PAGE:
There are still almost 3,000 results for locomotive and that’s a bit daunting. But take a look at the navigation across the top of the search results page. You can change the order of results (relevance, newest, oldest), and restrict your results to particular languages (in this case English, French, German, or Ojibwa, though in one search I saw Hindu, Swedish, Italian, and Latin, along with several Native American languages and even Chinese.) You can restrict your results to a media type (712 locomotive images!) and look for a specific contributing institution or narrow to a certain date range. In short, these navigation results make it super easy to narrow down your search results in several comprehensive ways.
And what of the results themselves? I found a lot of photographs, of course, but also individual pages from texts (A page of language from The Esquimaux their life, customs and manners had me baffled until I saw a reference to “locomotion”), press releases, typed statements, and entire books (“Cyclopedia of engineering;: a manual of steam boilers, steam pumps, steam engines, gas and oil engines, marine and locomotive work”) Clicking on an item in the search results list takes you directly to the that item at the holding institution’s Web site.
I would love an RSS feed. I would love a quick way to do a search within a search. But this is nice. The options for zeroing in on results are terrific. If you’re interested in Canadian history this is a must-visit.
The University of Texas at Austin announced Monday the launch of Not Even Past, a Web site devoted to history at http://www.notevenpast.org/. (The name of the site is from a Faulkner quote, “The past is never dead. It’s not even past.”) The site is for short articles on all aspects of history.
There are several sections to explore. Read takes you to recommended books about particular aspects of history, while Watch recommends movies. There are also sections for discovery (at the moment, images and texts) listening to historical recordings, and a Texas-specific section.
The site also offers virtual courses. There are three being offered this semester, each taught by a faculty member in the Department of History at the University of Texas at Austin. (You’ll have to register on the site to sign up.) Not Even Past also has podcasts, but only a couple at this point.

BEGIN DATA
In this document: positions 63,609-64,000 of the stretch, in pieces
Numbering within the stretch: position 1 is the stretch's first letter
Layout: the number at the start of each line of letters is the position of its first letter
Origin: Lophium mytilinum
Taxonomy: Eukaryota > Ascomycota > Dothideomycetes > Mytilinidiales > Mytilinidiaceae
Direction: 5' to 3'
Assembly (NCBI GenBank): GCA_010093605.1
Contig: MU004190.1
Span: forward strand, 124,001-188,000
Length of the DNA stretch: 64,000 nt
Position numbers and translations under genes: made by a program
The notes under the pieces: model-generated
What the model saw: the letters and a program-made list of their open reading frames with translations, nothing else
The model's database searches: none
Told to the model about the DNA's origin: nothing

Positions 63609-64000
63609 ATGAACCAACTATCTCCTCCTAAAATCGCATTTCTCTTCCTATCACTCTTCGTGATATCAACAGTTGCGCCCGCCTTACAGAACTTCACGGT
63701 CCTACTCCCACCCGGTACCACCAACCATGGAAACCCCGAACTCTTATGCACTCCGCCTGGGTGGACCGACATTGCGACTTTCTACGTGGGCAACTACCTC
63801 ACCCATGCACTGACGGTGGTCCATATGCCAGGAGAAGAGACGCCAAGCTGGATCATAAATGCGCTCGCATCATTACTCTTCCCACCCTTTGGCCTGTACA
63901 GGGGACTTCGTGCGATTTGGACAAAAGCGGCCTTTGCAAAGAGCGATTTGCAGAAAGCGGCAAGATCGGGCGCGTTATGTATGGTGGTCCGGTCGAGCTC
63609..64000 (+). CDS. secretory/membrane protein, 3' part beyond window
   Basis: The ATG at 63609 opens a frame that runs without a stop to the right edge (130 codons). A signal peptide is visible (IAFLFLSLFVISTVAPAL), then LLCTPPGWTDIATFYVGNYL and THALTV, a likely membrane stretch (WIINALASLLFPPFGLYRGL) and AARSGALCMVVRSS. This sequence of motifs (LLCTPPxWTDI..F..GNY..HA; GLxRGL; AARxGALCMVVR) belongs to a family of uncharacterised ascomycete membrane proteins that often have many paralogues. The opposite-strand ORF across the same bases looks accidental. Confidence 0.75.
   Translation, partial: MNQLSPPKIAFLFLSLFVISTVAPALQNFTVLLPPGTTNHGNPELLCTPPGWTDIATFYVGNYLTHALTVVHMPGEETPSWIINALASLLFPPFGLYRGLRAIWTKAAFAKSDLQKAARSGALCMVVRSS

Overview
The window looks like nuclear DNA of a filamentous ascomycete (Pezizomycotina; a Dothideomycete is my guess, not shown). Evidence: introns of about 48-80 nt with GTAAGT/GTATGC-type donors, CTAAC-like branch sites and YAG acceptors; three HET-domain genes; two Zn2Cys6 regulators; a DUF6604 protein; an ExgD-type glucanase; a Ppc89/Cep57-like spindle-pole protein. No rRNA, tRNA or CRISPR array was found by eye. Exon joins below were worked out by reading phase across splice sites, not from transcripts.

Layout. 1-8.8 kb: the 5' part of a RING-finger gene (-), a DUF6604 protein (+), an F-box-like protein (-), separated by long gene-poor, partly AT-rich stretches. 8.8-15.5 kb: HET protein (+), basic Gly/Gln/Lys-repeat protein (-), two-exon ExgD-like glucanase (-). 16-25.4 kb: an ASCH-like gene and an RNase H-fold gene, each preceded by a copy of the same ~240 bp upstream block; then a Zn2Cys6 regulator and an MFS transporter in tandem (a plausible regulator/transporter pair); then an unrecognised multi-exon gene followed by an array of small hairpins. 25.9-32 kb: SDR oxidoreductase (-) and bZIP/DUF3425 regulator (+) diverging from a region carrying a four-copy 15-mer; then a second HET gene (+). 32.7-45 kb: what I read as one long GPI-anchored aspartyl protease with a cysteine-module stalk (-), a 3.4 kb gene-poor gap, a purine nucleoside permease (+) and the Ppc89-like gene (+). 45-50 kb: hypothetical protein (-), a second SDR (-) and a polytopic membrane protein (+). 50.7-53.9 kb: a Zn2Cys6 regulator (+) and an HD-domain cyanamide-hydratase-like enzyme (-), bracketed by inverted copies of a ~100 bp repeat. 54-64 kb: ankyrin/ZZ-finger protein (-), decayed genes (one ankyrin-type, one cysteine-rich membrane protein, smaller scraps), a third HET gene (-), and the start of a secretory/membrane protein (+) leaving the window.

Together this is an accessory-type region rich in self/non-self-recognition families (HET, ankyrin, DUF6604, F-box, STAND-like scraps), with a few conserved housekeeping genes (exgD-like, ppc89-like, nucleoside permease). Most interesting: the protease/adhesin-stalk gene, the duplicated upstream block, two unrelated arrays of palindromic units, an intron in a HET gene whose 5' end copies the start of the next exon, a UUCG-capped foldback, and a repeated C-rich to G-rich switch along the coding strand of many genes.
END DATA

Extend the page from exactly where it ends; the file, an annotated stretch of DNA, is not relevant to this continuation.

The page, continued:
It’s plain to see that this resource has just launched — there’s not much in the way of archives yet — but if it keeps up with the virtual courses and multimedia content it’s going to be a terrific site. Wish I could find the RSS feeds, though.
Independent.ie recently had a story about a new online archive of testimonies to the 1641 Rebellion in Ireland. (If you’re not up on your history of Ireland — I’m not either — you can get an overview of the event here.)”
Anyway, this online collection is 8,000 depositions by onlookers that runs to 31 volumes containing 19,000 pages. You can access it at http://1641.tcd.ie/. (Searching is open but looking at transcripts requires registration. All registration requires is an e-mail and a password.)
You can search the collection by name, full-text keyword, or by county. (An advanced search allows you a LOT more options, including gender, religion, age range, and date range of deposition.) I did a search for John Smith, and got 30 results. Results were not just depositions from people named John Smith, but depositions where people named John Smith are mentioned.
Clicking on the deposition name gives you a transcription of the deposition, with markings and other indications to show notations of the transcription. (Look at the site FAQ to get details on how to read these markings.) The site sticks faithfully to the original spelling and construction to the deposition, as you can see below:
“And that by the hand and meanes of the vnder named persons vyd Oliuer delahoide of [ffonerloe] in the said County Esquire accompanyed with fortie or fiftie men armed with pikes swords & guns aboute the 15th of January as aforesaid came of night vpon this deponents said land & with force & armes caryed away nyne & thirty cowes & one bull of this deponents proper goods”
Each transcript also has a link to view images of the original deposition, which shows in an overlay window. This window has tools to zoom way in, pan around, etc. You’re not going to get any words out of these original images unless you’re Super Archivist, so if you’re just trying to get a sense of the rebellion stick with the transcripts.
For more background on the 1641 rebellion, visit the historical background part of the site.